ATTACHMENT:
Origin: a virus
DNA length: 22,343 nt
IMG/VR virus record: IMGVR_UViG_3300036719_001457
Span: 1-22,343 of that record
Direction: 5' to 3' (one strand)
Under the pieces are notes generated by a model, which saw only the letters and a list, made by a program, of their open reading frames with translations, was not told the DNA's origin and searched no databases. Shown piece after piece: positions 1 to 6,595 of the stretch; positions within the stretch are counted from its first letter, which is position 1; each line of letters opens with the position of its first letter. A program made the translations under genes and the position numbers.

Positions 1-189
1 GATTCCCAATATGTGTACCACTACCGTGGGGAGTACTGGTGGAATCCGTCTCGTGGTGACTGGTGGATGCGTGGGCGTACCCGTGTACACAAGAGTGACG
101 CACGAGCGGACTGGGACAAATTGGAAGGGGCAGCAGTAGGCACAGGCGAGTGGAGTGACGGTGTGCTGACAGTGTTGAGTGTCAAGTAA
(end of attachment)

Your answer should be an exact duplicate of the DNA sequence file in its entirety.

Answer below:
Origin: a virus
DNA length: 22,343 nt
IMG/VR virus record: IMGVR_UViG_3300036719_001457
Span: 1-22,343 of that record
Direction: 5' to 3' (one strand)
Under the pieces are notes generated by a model, which saw only the letters and a list, made by a program, of their open reading frames with translations, was not told the DNA's origin and searched no databases. Shown piece after piece: positions 1 to 6,595 of the stretch; positions within the stretch are counted from its first letter, which is position 1; each line of letters opens with the position of its first letter. A program made the translations under genes and the position numbers.

Positions 1-189
1 GATTCCCAATATGTGTACCACTACCGTGGGGAGTACTGGTGGAATCCGTCTCGTGGTGACTGGTGGATGCGTGGGCGTACCCGTGTACACAAGAGTGACG
101 CACGAGCGGACTGGGACAAATTGGAAGGGGCAGCAGTAGGCACAGGCGAGTGGAGTGACGGTGTGCTGACAGTGTTGAGTGTCAAGTAA